Mexican officials are ready to stop helping the US fight terrorism and drug trafficking to get back at Trump

  • Mexican senators have asked their government to consider ending security and immigration cooperation with the US.
  • The call comes in response to Trump’s now-rescinded policy of separating immigrant families at the border.
  • It is not the first time Mexican officials have made such a proposal.

Mexican legislators this week proposed ending cooperation with the US on immigration, counterterrorism, and fighting organised crime “as long as President Donald Trump does not act with the respect that migrants deserve.”

The proposal was made on Wednesday by the Mexican Congress’ Permanent Commission, which meets while Congress is in recess, and asks the executive branch to “consider the possibility of withdrawing from any bilateral cooperation scheme” with the US on those issues.

Mexican legislators called on their US counterparts to “end the inhumane and criminal action of separating migrant families, taking into account the best interests of the children and giving priority to the respect of human rights.”

It also called on the international community and human-rights defence groups to condemn the detention and separation of children and to end the policy and asked Mexican representatives to international bodies to use diplomatic means to halt the policy. (Trump rescinded the policy on Wednesday in the face of domestic backlash.)

Children migrants US-Mexico BorderJohn Moore/Getty ImagesCentral American asylum seekers wait as US Border Patrol agents take them into custody near McAllen, Texas, June 12, 2018.

While announcing the proposal, Ernesto Cordero Arroyo, a senator for the conservative National Action Party, said the US “is a partner, allied in diverse causes and a friend that doesn’t deserve a government like that of Donald Trump,” adding that Mexico would not support a country that “systematically violates human rights and that doesn’t have respect for the life and dignity of people.”

Cordero said Trump “incentivizes and defends a discourse of hate inside and outside of his country,” encouraging racists groups and generating stereotypes of minorities, and that the US president has started a “trade war” through tariffs and rejected international cooperation, citing the US’s withdrawal from the Paris climate accord.

Other Mexican officials have criticised Trump’s immigration policy. Foreign Minister Luis Videgaray, who has developed a close relationship with Trump’s son-in-law and adviser Jared Kushner, condemned the separation policy as “cruel and inhumane” on Tuesday.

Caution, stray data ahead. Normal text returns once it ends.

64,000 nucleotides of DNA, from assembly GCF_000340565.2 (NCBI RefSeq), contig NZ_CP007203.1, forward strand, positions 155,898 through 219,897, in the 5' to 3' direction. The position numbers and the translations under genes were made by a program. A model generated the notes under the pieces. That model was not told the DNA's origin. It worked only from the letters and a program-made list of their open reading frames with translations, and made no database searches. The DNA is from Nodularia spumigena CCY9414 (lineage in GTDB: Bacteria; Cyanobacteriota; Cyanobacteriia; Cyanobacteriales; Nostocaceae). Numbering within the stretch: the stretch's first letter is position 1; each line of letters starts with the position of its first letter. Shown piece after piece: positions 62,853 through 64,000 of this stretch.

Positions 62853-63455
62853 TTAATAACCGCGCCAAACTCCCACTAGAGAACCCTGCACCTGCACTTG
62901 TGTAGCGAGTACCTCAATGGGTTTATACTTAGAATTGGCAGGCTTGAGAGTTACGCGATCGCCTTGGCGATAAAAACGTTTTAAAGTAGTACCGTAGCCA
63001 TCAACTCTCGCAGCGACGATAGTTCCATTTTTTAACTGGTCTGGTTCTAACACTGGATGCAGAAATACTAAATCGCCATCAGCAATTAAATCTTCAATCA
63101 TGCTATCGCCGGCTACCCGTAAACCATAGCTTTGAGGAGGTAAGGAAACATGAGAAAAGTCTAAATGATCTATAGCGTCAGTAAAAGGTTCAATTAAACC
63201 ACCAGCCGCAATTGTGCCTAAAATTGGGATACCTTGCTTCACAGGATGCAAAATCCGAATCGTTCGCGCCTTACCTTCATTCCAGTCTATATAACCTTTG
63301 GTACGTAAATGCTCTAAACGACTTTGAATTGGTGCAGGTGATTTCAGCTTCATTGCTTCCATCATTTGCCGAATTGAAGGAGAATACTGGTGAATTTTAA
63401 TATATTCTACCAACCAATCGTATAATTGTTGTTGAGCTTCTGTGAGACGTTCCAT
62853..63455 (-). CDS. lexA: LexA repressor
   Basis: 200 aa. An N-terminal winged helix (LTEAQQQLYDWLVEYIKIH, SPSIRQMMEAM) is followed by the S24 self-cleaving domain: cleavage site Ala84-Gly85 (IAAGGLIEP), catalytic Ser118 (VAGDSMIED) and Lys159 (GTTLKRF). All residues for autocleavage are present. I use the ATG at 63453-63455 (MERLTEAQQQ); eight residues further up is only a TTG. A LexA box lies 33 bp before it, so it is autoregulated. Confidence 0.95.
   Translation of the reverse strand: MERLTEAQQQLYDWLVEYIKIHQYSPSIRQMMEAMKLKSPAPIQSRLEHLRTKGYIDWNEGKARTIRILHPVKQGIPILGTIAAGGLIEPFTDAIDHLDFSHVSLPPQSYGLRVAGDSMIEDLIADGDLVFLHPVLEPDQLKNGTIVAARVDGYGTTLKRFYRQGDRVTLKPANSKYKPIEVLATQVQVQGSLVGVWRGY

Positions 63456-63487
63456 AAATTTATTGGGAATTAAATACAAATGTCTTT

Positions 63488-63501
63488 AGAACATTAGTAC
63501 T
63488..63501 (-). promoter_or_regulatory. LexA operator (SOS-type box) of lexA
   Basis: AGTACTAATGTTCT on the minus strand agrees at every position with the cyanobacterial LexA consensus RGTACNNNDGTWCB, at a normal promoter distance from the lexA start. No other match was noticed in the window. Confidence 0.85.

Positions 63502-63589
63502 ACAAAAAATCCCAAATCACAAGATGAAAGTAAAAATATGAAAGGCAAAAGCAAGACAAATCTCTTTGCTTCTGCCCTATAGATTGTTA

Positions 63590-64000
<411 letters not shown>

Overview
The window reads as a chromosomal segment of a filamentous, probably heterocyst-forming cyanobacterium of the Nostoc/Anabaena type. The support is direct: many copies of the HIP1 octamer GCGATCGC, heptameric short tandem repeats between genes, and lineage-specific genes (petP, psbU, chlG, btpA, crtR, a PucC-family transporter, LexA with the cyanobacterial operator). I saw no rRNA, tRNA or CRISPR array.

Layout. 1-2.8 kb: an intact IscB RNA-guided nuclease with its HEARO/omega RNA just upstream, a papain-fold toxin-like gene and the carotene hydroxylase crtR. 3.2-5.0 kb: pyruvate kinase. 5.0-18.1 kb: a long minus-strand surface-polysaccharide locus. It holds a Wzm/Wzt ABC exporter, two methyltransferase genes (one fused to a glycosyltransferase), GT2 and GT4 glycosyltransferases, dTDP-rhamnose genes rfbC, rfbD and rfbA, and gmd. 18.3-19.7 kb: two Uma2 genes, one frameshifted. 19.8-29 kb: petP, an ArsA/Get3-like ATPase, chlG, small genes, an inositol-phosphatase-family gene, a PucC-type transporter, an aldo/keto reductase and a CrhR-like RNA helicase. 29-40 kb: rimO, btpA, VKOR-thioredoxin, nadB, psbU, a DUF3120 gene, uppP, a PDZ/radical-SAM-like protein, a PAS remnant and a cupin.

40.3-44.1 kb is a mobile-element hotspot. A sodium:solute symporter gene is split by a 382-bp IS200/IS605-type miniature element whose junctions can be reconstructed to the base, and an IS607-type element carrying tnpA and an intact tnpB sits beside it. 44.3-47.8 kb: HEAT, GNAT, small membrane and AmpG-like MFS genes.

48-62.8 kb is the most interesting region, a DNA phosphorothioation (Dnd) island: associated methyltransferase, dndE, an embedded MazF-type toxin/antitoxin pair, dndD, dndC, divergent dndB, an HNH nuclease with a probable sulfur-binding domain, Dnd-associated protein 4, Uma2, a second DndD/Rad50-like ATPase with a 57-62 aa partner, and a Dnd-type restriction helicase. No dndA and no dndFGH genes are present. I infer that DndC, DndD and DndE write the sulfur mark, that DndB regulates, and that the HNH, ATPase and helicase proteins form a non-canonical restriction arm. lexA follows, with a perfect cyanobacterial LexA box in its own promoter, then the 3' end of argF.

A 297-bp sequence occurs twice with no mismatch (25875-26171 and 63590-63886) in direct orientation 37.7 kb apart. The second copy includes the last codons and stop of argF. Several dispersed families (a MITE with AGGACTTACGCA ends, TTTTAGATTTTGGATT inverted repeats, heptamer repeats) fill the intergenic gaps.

On Wednesday, Videgaray welcomed Trump’s decision to end the policy as “good news” but said the Mexican government would continue to provide consular protection to children in vulnerable situations.

Victor Manuel Giorgana – the president of the foreign-relations committee in Mexico’s lower house and a member of the governing Institutional Revolutionary Party – said Trump had not done enough to protect migrant children and that Trump only backed down in order further his political agenda, namely securing funding for a border wall.

“The situation didn’t change in any way, except that [the children] are not separated,” he told newspaper Milenio, adding that those children would still be held in “inhumane” conditions.

The senate commission’s proposal is not the first of its kind.

In a nonbinding resolution approved earlier this year, Mexican senators condemned Trump’s decision to deploy troops to the US-Mexico border, where several thousand are still stationed in limited roles.

In that resolution, senators urged Mexican President Enrique Peña Nieto to suspend bilateral cooperation with the US “on matters of migration and the fight against transnational organised crime as long as President Donald Trump does not conduct himself with the civility and the respect that the people of Mexico deserve.”

US officials have also warned of the deleterious effects Trump’s harsh comments and hardline policies would have on relations with countries in the region – specifically on security cooperation.

“In jeopardizing counternarcotics collaboration, President Trump risks cutting off his nose to spite his face,” Rebecca Bill Chavez, former deputy assistant secretary of defence for Western Hemisphere affairs, saidin February.

“A deterioration in our defence cooperation, it threatens stability and security of our hemisphere in areas from illicit trafficking to migration and natural-disaster-related humanitarian crises to destabilizing crime and violence,” she added.

Mexican officials have expressed disdain for Trump and his policies, and the US president has been the target of protests around Mexico – though Trump has little influence on Mexican domestic politics, and many there are more critical of their own government for its failings.

The Mexican government has also worked to counter Trump through economic policy. Legislators have called on the government there to cut purchases of US corn, a $US2.5 billion industry. More recently, in response to US tariffs on steel and aluminium, the Mexican government levied $US3 billion in tariffs on US pork, steel, cheese, and other goods.

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